• Express your degree of concern “I am worried about this patient because….”


In general, success on the Hot Case depends on readiness to work as a consultant and requires sufficient:

  • knowledge
  • clinical experience
  • Hot Case practice
  • an ability to interact with examiners as a junior colleague, rather than a trainee

People fail because of the following:

  • Failure to address the question posed by the examiners
  • Poor examination technique
  • Missing important clinical signs
  • Disorganised presentation
  • Poor interpretation of investigations
  • Poor discussion and management plan

People do well  because of the following:

  • Respect and consideration for the patient;
  • Competent and efficient examination technique;
  • The seeking of information that was relevant to the case;
  • Ability to interpret and synthesise their findings appropriately;
  • Presentation of their conclusions in a systematic fashion, addressing the issue in question
  • Discussion of management issues in a mature fashion, displaying confident and competent decision-making
  • Overall performance at the expected level (competent Senior Registrar / Junior Consultant)

Remember, that only ~25% of candidates pass both their Hot Cases… This part of the exam deserves the most emphasis in preparation!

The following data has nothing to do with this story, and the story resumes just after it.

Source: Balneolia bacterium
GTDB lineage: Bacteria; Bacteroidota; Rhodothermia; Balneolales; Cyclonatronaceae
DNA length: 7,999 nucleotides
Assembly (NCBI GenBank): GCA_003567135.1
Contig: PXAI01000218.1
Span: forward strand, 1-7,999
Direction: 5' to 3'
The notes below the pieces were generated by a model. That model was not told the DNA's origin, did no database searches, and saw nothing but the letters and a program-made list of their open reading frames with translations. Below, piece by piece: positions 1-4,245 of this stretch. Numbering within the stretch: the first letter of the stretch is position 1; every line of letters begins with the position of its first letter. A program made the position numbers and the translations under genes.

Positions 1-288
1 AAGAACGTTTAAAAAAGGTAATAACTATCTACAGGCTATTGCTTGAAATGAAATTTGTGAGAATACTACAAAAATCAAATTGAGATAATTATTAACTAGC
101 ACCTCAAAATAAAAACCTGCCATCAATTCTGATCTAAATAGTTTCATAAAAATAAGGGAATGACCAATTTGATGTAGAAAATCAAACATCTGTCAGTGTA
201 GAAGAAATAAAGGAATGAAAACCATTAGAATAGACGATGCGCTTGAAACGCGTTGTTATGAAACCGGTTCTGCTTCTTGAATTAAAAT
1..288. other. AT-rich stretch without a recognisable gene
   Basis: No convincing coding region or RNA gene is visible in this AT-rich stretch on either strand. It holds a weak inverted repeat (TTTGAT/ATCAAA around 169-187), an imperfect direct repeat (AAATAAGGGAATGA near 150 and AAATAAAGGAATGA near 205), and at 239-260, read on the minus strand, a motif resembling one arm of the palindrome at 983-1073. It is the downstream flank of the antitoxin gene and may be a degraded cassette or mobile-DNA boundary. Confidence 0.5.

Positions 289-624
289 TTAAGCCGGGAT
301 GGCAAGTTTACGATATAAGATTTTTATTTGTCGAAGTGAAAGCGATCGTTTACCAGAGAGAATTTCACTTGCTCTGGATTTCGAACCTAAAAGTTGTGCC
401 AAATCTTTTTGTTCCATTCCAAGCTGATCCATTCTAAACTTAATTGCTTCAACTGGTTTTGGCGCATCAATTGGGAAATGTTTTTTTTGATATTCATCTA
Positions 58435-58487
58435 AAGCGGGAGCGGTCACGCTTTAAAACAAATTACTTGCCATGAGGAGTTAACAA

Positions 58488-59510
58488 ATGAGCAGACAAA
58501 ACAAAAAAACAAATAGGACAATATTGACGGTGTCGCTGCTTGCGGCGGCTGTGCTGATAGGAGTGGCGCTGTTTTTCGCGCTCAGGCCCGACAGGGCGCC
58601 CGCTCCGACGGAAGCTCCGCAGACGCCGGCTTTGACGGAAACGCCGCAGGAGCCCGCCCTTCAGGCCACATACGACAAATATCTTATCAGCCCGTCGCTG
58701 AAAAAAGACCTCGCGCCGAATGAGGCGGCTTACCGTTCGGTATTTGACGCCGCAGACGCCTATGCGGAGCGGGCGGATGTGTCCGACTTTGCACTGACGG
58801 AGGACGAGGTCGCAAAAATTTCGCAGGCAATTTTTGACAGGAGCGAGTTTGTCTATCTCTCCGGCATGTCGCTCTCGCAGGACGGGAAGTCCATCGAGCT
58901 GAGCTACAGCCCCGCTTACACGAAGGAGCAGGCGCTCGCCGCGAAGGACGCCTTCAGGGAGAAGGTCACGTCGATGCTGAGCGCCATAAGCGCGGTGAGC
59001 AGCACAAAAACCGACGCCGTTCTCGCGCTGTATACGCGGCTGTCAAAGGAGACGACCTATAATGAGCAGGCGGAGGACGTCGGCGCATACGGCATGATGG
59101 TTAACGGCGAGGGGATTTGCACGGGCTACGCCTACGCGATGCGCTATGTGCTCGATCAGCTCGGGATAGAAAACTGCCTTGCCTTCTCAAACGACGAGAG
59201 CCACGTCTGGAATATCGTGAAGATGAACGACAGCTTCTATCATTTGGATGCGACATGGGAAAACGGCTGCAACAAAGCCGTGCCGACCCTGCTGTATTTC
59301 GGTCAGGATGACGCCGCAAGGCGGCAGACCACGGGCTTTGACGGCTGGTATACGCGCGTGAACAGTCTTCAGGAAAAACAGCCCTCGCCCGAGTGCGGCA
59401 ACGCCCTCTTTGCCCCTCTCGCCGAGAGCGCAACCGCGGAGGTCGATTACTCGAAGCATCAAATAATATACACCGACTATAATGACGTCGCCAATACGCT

CCC 700 6

Critical Care


Chris is an Intensivist and ECMO specialist at the Alfred ICU in Melbourne. He is also a Clinical Adjunct Associate Professor at Monash University. He is a co-founder of the Australia and New Zealand Clinician Educator Network (ANZCEN) and is the Lead for the ANZCEN Clinician Educator Incubator programme. He is on the Board of Directors for the Intensive Care Foundation and is a First Part Examiner for the College of Intensive Care Medicine. He is an internationally recognised Clinician Educator with a passion for helping clinicians learn and for improving the clinical performance of individuals and collectives.

After finishing his medical degree at the University of Auckland, he continued post-graduate training in New Zealand as well as Australia’s Northern Territory, Perth and Melbourne. He has completed fellowship training in both intensive care medicine and emergency medicine, as well as post-graduate training in biochemistry, clinical toxicology, clinical epidemiology, and health professional education.

He is actively involved in in using translational simulation to improve patient care and the design of processes and systems at Alfred Health. He coordinates the Alfred ICU’s education and simulation programmes and runs the unit’s education website, INTENSIVE.  He created the ‘Critically Ill Airway’ course and teaches on numerous courses around the world. He is one of the founders of the FOAM movement (Free Open-Access Medical education) and is co-creator of litfl.com, the RAGE podcast, the Resuscitology course, and the SMACC conference.

His one great achievement is being the father of three amazing children.

On Twitter, he is @precordialthump.

| INTENSIVE | RAGE | Resuscitology | SMACC